The annual study reports on a range of factors and details information by county.

Suzette Grillot, Joshua Landis, and Rebecca Cruise discuss this week's national elections in Iraq, and the growing ethnic tensions and violence in Western China.

Later, a conversation with historian and geographer Abigail Neely. Tuberculosis and HIV co-infection is one of Sub-Saharan Africa’s biggest health challenges, but she questions how closely they’re related, and how poverty affects the immune system.

USAID U.S. Agency for International Development / Flickr Creative Commons

HIV/AIDS is commonly considered an individual affliction, however Abigail Neely says that HIV/AIDS needs to be considered within the social, cultural, and economic environment of South Africa.

In South Africa, HIV/AIDS is endemic. Neely says that over 30 percent of the population is infected with HIV, however co-infection with tuberculosis is also prevalent.

Americans are being released from hospitals quicker and sicker. That’s put new demands on the family members who care for them. PBS Newshour special correspondent Kathleen McCleery reports from Oklahoma.

Four paralyzed men who underwent an experimental treatment involving electric current were able to move their limbs and regain some control of their bowel and bladder function.

The revolutionary new treatment is being hailed as “groundbreaking” by experts. They say the results of the study, which will be published today in the journal Brain, are an important first step toward an eventual cure for spinal cord injury.

Lizzie279 / Flickr Creative Commons

A new public-private initiative is working to reduce heart attacks and stroke in a five-county area in southeastern Oklahoma.

The Oklahoma Heartland Project combines public health personnel with physicians, nurses, pharmacists, hospitals and insurers to help patients reduce their risk for heart disease and stroke and live a longer, healthier life.

Counties participating in the initiative include Pittsburg, Pontotoc, Coal, Atoka and Latimer. The pilot project is funded through a grant from the Association of State and Territorial Health Officials.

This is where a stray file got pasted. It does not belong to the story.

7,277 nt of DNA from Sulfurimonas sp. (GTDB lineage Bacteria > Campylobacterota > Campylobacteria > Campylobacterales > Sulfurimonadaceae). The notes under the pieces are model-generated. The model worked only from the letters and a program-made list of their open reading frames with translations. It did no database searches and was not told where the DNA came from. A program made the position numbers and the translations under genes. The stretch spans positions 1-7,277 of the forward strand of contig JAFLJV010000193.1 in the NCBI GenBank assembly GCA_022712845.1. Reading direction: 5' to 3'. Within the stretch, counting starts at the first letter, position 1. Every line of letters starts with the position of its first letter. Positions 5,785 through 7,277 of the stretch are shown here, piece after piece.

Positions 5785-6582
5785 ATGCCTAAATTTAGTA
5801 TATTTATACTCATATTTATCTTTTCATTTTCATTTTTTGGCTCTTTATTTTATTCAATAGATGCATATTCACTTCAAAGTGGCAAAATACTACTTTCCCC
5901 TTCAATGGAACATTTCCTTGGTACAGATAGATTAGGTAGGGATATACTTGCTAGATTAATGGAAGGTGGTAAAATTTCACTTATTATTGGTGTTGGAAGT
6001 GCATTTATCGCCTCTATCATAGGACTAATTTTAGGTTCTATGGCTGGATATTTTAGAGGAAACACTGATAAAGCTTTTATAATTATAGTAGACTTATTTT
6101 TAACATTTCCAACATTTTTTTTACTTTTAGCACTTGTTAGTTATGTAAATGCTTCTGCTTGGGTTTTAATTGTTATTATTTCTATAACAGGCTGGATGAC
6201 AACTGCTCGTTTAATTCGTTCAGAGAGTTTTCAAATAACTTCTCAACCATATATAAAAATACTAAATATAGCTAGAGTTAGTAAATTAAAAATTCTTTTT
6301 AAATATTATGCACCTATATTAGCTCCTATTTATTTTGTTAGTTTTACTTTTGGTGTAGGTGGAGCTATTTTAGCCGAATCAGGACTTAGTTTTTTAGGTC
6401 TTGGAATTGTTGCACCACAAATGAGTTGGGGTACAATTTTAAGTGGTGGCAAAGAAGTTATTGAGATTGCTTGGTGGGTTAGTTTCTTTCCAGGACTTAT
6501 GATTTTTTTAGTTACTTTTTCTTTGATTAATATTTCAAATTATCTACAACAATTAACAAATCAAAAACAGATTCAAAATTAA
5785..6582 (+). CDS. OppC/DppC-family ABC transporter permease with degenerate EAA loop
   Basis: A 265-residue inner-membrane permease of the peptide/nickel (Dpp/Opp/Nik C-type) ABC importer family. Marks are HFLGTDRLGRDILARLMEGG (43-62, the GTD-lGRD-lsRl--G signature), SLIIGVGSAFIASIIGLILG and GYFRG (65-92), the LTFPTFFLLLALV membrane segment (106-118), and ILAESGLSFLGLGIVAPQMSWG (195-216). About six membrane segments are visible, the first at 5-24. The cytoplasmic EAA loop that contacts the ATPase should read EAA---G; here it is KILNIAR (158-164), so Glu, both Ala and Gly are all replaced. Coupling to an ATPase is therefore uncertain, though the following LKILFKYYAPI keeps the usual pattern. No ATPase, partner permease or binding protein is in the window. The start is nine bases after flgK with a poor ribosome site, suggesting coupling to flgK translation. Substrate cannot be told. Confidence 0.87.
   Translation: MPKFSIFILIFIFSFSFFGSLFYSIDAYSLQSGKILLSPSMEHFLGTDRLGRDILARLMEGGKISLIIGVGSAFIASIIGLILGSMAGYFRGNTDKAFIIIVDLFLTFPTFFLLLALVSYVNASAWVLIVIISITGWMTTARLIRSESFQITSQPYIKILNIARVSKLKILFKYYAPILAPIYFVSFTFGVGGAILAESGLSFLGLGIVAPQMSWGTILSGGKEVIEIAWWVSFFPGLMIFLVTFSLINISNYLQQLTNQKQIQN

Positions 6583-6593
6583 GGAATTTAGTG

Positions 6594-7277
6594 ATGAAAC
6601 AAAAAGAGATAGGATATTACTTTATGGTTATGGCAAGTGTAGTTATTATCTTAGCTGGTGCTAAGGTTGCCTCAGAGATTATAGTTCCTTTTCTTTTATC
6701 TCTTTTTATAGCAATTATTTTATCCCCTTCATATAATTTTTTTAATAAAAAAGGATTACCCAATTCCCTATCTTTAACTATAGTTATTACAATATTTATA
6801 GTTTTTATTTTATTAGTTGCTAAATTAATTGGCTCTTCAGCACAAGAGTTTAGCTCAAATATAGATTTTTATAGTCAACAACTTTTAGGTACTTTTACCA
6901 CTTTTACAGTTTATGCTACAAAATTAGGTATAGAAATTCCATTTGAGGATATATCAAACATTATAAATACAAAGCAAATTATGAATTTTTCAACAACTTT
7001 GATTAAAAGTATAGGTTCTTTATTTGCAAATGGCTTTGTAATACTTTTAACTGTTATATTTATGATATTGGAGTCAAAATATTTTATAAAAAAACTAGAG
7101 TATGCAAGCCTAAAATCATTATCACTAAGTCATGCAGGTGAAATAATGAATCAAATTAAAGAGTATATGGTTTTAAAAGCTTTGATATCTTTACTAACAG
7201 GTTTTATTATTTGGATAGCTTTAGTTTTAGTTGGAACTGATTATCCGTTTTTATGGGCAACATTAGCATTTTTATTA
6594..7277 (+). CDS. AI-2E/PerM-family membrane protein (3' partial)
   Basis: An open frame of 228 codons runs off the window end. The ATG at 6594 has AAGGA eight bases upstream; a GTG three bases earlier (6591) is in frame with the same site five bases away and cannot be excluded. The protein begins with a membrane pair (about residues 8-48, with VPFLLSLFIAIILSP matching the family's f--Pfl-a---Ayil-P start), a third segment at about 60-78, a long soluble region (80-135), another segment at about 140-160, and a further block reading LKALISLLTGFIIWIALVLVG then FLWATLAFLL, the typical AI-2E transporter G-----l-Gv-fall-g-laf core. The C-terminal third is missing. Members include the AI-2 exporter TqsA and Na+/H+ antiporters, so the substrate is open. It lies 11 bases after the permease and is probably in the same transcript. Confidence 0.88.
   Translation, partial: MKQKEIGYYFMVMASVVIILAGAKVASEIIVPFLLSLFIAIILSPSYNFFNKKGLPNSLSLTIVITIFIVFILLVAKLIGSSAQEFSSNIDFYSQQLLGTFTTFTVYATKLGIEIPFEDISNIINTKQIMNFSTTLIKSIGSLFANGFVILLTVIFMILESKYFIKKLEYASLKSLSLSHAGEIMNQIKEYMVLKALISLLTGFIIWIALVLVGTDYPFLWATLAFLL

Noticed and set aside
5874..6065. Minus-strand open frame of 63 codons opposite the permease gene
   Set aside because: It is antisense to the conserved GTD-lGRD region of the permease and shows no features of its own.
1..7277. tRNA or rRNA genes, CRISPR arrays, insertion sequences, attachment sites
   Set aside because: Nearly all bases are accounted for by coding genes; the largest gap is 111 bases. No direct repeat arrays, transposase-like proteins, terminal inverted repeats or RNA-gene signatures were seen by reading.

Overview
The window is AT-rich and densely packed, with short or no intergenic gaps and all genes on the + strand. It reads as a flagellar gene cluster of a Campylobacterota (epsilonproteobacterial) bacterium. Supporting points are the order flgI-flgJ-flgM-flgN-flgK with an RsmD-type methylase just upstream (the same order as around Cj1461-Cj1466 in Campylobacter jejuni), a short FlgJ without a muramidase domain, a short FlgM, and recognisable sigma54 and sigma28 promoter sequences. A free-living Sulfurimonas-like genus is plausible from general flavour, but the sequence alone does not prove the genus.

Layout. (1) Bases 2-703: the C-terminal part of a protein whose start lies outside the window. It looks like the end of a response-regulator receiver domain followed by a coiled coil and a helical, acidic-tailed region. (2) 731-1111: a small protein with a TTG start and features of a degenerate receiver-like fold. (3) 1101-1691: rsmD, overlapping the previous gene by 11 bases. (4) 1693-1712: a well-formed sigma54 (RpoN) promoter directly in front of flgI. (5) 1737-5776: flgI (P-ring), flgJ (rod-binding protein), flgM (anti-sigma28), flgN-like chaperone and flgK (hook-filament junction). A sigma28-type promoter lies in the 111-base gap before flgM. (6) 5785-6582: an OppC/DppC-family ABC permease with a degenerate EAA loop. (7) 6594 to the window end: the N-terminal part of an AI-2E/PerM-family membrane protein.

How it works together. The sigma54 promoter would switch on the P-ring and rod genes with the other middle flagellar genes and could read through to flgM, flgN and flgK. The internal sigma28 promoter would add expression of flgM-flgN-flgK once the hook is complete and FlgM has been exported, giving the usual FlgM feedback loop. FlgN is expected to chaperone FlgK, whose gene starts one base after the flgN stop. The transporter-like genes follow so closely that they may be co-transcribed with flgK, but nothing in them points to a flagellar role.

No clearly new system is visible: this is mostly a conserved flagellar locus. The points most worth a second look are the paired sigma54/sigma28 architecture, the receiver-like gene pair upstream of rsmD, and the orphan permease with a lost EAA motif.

If you've ever tried to drink something through one of those little red coffee stirrers instead of a full-sized straw, you know what it's like to breathe with asthma.

Twenty-five million Americans have been diagnosed with asthma. And for 10 percent of them, medications like inhaled corticosteroids and long-acting beta agonists aren't enough to keep them out of the hospital.

When Melissa Shenewa and her husband imagined their first weeks with their new baby, they pictured hours of cuddling. Instead, they're enduring hours of inconsolable crying.

Their 6-week-old son, Aladdin, is a colicky baby. He cries for hours, usually in the middle of the night. They've tried everything they could think of. Nothing helps.

"Being a parent when your child is screaming in pain for hours on end and there's nothing you can do, you feel helpless," says Shenewa, 24, who lives in Houston. "You feel like you're not a good parent."

NHSE / Flickr Creative Commons

The Oklahoma Department of Health says influenza has claimed 12 lives and forced the hospitalization of 399 people since the ongoing flu season began.

Good ideas don't only come from experts. An innovative engineering program in Texas has been proving that college undergraduates can tackle — and solve — vexing health challenges in developing countries.

Two engineers at Rice University in Houston are tapping the potential of bright young minds to change the world.

Big Problems, Simple Solutions

Researchers say they are achieving success in curing the genetic defect that causes some children to be born without immune defenses, a rare condition made famous in the 1970s by a Texas boy who lived most of his short life in a sterile "bubble."

Scientists now report that 8 out of 9 young children given gene therapy for a type of severe combined immunodeficiency disease, called SCID-X1, are alive and living amid the everyday microbial threats that would otherwise have killed them. The oldest is just over 3 years old.

Lilviscious / Flickr.com

A state lawmaker says he wants to give Oklahoma's death row inmates a chance at redemption by donating their organs before their execution.

Democratic state Rep. Rep. Joe Dorman of Rush Springs said Wednesday that he's developing legislation that would give a person who's been convicted of taking a life an opportunity to give someone else a chance to live a longer life.